“Junk Fax” Case Determined Not To Make Junk Law, Strengthens Post-Spokeo Standing and Rule 67 Mootness Arguments
In a world pushed forward by new technology, it’s a “junk fax” case that advances two case dispositive TCPA defense bar arguments: (1) a plaintiff lacks Article III standing post-Spokeo unless there is a sufficient injury-in-fact; and (2) a Rule 67 deposit moots a class action.
In A Custom Heating & Air Conditioning, Inc. v. Kabbage, Inc., 2017 U.S. Dist. LEXIS 93134 (N.D. Ill. June 16, 2017), a plaintiff offers an Illinois district court a penny for its thoughts about the defendants faxing unsolicited advertisements. Only that penny would apparently have been better spent covering plaintiff’s damages from the fax, which the Court valued at a penny per fax. The Court dismissed the plaintiff’s conversion and state law consumer protection claims because the plaintiff’s injury (even when combined with the injuries of the class) was insufficient as a matter of law. The Court did not analyze the issue as a post-Spokeo standing argument and failed to analyze the issue in the context of the plaintiff’s TCPA claim, but the Court did use language that may apply to a post-Spokeo lack of standing argument in the context of a TCPA claim.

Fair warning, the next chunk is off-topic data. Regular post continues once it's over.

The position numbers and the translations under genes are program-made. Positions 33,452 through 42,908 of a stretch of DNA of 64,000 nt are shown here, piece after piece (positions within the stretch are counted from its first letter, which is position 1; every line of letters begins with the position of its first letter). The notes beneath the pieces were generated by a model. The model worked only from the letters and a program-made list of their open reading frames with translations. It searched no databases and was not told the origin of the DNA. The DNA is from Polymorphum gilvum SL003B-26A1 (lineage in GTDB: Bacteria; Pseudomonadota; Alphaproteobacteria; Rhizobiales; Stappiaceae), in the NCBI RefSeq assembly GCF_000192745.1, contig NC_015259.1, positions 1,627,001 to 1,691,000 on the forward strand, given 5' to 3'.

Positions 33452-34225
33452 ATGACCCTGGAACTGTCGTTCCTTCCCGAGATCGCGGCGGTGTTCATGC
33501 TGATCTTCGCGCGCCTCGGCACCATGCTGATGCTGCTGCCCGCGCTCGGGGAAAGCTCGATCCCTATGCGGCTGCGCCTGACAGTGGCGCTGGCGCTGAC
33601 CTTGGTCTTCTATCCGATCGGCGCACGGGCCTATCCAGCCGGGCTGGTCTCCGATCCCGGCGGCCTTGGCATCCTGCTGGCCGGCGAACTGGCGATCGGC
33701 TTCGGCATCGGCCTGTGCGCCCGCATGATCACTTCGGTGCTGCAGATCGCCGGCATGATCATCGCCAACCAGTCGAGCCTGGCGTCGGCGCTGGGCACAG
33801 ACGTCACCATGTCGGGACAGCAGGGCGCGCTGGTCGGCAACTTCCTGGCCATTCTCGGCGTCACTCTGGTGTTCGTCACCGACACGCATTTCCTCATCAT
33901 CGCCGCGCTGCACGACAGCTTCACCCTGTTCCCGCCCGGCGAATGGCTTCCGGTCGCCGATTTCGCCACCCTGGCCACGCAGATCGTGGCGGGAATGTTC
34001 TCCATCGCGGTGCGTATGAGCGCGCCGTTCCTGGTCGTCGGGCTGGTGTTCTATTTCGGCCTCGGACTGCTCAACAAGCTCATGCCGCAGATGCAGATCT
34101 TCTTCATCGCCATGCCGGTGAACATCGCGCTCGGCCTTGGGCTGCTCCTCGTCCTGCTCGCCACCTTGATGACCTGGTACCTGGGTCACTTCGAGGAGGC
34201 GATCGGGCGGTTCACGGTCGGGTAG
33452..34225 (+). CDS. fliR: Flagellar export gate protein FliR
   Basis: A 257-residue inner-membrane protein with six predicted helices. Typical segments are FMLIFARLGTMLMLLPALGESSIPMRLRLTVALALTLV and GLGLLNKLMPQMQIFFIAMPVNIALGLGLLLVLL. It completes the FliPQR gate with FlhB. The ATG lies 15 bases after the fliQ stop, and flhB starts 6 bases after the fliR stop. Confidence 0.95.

The Court also weighed in on whether defendants may utilize Rule 67 and Rule 68 compromises to moot a TCPA class action claim. While the Court agreed with the majority of opinions holding that a Rule 68 offer of judgment does not moot a class action claim, it also strongly suggested that Rule 67 is an available avenue for defendants aiming to moot a class action for lack of subject matter jurisdiction, citing Fulton Dental, LLC v. Bisco, Inc., 2016 U.S. Dist. LEXIS 118658 (N.D. Ill. September 2, 2016). The pro se defendant did not file a Rule 67 motion, but the Court went out of its way to explain that a properly filed Rule 67 motion, coupled with the unconditional furnishing of funds pursuant to a court order and the offer of a monetary or injunctive judgment in favor of the plaintiff, would moot both the individual and class claims. While the majority of courts still hold that Rule 67 does not operate to moot a class claim, this old school fax case could introduce a new wave of jurisprudence on the issue. The Court openly invited the defendant to file a Rule 67 motion and raise the mootness argument again, and we will update this post should the defendant do so.